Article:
One evening in 1981, when Simon Brown was 17 years old and only months away from turning professional, he was pounding the heavy bag in a gym on Columbia Road in northwest Washington, D.C., when the door opened and all movement in the gym seemed to freeze.
Sugar Ray Leonard, the undisputed welterweight champion of the world, the conqueror of Roberto Duran and Thomas Hearns, walked into the room, looking spiffy in slacks and a sweater. "I lit up," says Brown. "There he was. Wow! To see him there, it was unbelievable."
Brown turned back to the heavy bag and began whacking it again, throwing left hooks, when suddenly Leonard was standing next to him. "You're throwing the hook too wide," Leonard said. "Throw it this way." Facing the bag, Leonard raised his hands and threw a series of short, crisp hooks into the air, saying, "See, real snappy. Real short." Returning to the bag, Brown shortened his hook, ripping two or three into the bag.
"That's it," said Leonard. "Now you've got it. Keep them short, snappy."
That may have been the briefest boxing lesson in Brown's life, but it was also the most memorable. "Ray was my idol," Brown says. "That's how I got interested in boxing, watching the 1976 Olympics on TV when I was 12. I saw all those guys win gold medals—Howard Davis and Michael and Leon Spinks—but nobody was like Ray. I wanted to be like him so much!"
Eight years have passed since Leonard taught Brown how to throw the left hook, and Brown is still rattling around in an obscurity that Leonard has never known in his pro career. Certainly, Brown has used that left to wicked effect in his career as a pro—a career in which he has won 31 fights, 23 of them by knockout, while losing only one. On April 23, 1988, in a bout widely acclaimed as the fight of that year, Brown stopped Tyrone Trice in the 14th round to win the International Boxing Federation's vacant welterweight world championship. And after six successful defenses of that title, four by knockout, Brown is regarded by many as the best fighter in his division. He is better now, some say, than Marlon Starling, the World Boxing Council titleholder, who hung Brown's lone defeat on him—a 12-round split decision more than four years ago in Atlantic City, when Brown was an unpolished 21-year-old and Starling was an experienced 27-year-old. And better than the World Boxing Association's champ and 1984 Olympic gold medalist, Mark Breland.
"Simon Brown is absolutely the finest welterweight in the world, bar none," says Mike Trainer, Leonard's longtime adviser. "That's why no one will fight him."
His problem, at bottom, is that for all his talents in the ring, for all the respect he commands among boxing people, Brown still lingers in the wings of his sport, a mere shadow among the chief marquee players out front. Even his nickname, Mantequilla, which means butter (as in "as smooth as") in Spanish, is an odd, confusing handle for a Jamaica-born, English-speaking, Washington-raised fighter whose chief constituency is not Latin. He fights as if representing the homeless. He won the title against Trice in Berck-sur-Mer, France, and he has since defended it in Kingston, Jamaica; Lausanne, Switzerland; Budapest; Washington, D.C.; Rochester, N.Y.; and Springfield, Mass. The Rochester bout, which drew fewer than 1,500 fans, cost his new manager, Allen Baboian, about $80,000 out-of-pocket to keep alive.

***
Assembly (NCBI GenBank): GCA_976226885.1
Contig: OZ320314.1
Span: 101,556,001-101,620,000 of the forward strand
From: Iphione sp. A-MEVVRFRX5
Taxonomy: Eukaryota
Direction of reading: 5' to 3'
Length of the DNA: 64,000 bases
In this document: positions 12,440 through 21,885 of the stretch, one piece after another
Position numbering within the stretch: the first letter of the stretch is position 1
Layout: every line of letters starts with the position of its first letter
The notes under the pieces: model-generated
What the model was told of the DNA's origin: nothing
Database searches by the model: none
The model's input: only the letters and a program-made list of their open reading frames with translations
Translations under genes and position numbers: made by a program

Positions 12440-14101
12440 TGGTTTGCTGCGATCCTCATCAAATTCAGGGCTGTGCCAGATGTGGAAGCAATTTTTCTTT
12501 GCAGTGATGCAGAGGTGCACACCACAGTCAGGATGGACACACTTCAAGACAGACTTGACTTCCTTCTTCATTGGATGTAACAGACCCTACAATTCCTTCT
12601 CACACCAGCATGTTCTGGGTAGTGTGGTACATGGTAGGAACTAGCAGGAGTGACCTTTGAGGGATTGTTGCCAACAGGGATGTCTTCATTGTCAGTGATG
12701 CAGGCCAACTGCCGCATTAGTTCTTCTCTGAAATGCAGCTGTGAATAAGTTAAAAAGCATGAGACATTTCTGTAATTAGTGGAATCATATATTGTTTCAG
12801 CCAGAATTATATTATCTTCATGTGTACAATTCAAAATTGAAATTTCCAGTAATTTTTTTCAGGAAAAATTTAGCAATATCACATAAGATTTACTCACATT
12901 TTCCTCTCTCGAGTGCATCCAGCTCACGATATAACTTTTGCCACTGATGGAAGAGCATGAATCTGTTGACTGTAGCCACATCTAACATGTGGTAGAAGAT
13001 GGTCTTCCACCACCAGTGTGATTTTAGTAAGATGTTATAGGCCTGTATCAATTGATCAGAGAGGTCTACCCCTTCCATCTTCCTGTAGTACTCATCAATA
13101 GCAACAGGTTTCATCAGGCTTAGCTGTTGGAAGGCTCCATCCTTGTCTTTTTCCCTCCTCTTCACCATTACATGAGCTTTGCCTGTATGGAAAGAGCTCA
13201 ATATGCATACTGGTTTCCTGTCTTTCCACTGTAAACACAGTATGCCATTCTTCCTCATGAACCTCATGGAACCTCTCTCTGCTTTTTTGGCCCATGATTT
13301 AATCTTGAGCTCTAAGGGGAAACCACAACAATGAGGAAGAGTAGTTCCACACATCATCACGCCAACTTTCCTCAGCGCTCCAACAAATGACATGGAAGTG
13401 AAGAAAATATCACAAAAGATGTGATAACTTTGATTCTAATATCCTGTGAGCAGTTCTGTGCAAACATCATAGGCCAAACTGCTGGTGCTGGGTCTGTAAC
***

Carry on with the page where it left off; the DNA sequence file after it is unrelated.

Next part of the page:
"He has never established a market," says Trainer, one of the most astute marketing men in the business. "Nowhere he can go and draw a crowd. Say you're Mark Breland's manager. You know in your heart of hearts that this is not a good fight for you. It's a dangerous fight for you. You've got a guy, Simon, who is terribly gifted. But he's not marquee, not well-known, and he doesn't sell tickets. So the money's not there. Why would you fight him, and probably lose? That's Brown's problem."
So Brown has waited endlessly, and fruitlessly, for his much-sought rematch with Starling, whose handlers were asking $1 million to fight Brown. Instead, Starling is getting less money and moving up in weight to fight the IBF middleweight champion, Michael Nunn, in Las Vegas on April 14. As for Breland, he did his duck-walk around Lloyd Honeyghan, the former welterweight champion, on March 3 with a third-round TKO. All this has left Brown treading water until his mandatory defense of his crown on April 1, in Washington, D.C., against Trice.
"I'm very frustrated, but I try not to let it bother me," says Brown, who often speaks of himself, in a lilting Jamaican accent, in the third person. "I want so bad to make money to help my mother and father that I could sit down and cry. But Simon has to go on. Simon has to be patient."
While Brown has been substantially underpaid for his skills, relative to what less-exciting fighters have been making, this fact would come as a surprise to his bankers. Brown says that he has made $400,000 in purses in the past two years, and Baboian expects him to make at least $200,000 for laying hands on Trice. Brown and his wife, Lisa, and their three-year-old daughter, India, recently moved to a five-bedroom house in Germantown, Md., about 20 miles northwest of the District of Columbia, and his shiny black Cherokee and Lisa's 1988 Mercedes 190 are often parked in the driveway. Only three years ago he was nearly penniless and so desperate that he actually considered quitting the ring altogether and getting a mundane job unrelated to sports.
It has been a long haul to German-town. Brown was born in Victoria, Jamaica, the fourth of six children of Isaac and Eva Brown, who earned their living growing yams, bananas and sugar cane. "My father used to give each of us our own little spot to plant," Simon says. "Beans, carrots, everything. Patience is what I learned. I learned there were different seasons for different things, and good things take time. When I got into boxing, I had a lot of problems that took time."